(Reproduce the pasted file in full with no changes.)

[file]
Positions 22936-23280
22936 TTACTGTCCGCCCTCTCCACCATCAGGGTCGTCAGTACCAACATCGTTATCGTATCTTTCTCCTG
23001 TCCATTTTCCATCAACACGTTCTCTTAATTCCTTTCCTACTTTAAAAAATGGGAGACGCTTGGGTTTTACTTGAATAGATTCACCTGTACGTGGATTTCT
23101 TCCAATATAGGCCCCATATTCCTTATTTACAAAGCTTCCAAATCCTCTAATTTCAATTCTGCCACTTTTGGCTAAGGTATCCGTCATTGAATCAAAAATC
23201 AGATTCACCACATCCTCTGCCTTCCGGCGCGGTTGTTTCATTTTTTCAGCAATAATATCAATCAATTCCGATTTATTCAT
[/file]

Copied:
Positions 22936-23280
22936 TTACTGTCCGCCCTCTCCACCATCAGGGTCGTCAGTACCAACATCGTTATCGTATCTTTCTCCTG
23001 TCCATTTTCCATCAACACGTTCTCTTAATTCCTTTCCTACTTTAAAAAATGGGAGACGCTTGGGTTTTACTTGAATAGATTCACCTGTACGTGGATTTCT
23101 TCCAATATAGGCCCCATATTCCTTATTTACAAAGCTTCCAAATCCTCTAATTTCAATTCTGCCACTTTTGGCTAAGGTATCCGTCATTGAATCAAAAATC
23201 AGATTCACCACATCCTCTGCCTTCCGGCGCGGTTGTTTCATTTTTTCAGCAATAATATCAATCAATTCCGATTTATTCAT